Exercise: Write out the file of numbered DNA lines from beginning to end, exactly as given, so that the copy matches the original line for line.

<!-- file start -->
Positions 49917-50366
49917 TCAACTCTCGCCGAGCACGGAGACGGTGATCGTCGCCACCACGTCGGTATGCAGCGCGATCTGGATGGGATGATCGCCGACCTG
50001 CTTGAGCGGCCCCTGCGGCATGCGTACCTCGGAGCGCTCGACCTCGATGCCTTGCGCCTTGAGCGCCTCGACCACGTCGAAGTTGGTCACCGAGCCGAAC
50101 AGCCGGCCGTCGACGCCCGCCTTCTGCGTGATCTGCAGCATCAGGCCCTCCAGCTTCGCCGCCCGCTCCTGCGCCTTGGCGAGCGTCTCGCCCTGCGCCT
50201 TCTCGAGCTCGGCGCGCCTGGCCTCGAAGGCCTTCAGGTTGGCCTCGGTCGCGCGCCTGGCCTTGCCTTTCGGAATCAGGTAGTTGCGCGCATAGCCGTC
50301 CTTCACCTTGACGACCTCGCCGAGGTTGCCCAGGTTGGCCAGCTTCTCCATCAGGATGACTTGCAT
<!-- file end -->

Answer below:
Positions 49917-50366
49917 TCAACTCTCGCCGAGCACGGAGACGGTGATCGTCGCCACCACGTCGGTATGCAGCGCGATCTGGATGGGATGATCGCCGACCTG
50001 CTTGAGCGGCCCCTGCGGCATGCGTACCTCGGAGCGCTCGACCTCGATGCCTTGCGCCTTGAGCGCCTCGACCACGTCGAAGTTGGTCACCGAGCCGAAC
50101 AGCCGGCCGTCGACGCCCGCCTTCTGCGTGATCTGCAGCATCAGGCCCTCCAGCTTCGCCGCCCGCTCCTGCGCCTTGGCGAGCGTCTCGCCCTGCGCCT
50201 TCTCGAGCTCGGCGCGCCTGGCCTCGAAGGCCTTCAGGTTGGCCTCGGTCGCGCGCCTGGCCTTGCCTTTCGGAATCAGGTAGTTGCGCGCATAGCCGTC
50301 CTTCACCTTGACGACCTCGCCGAGGTTGCCCAGGTTGGCCAGCTTCTCCATCAGGATGACTTGCAT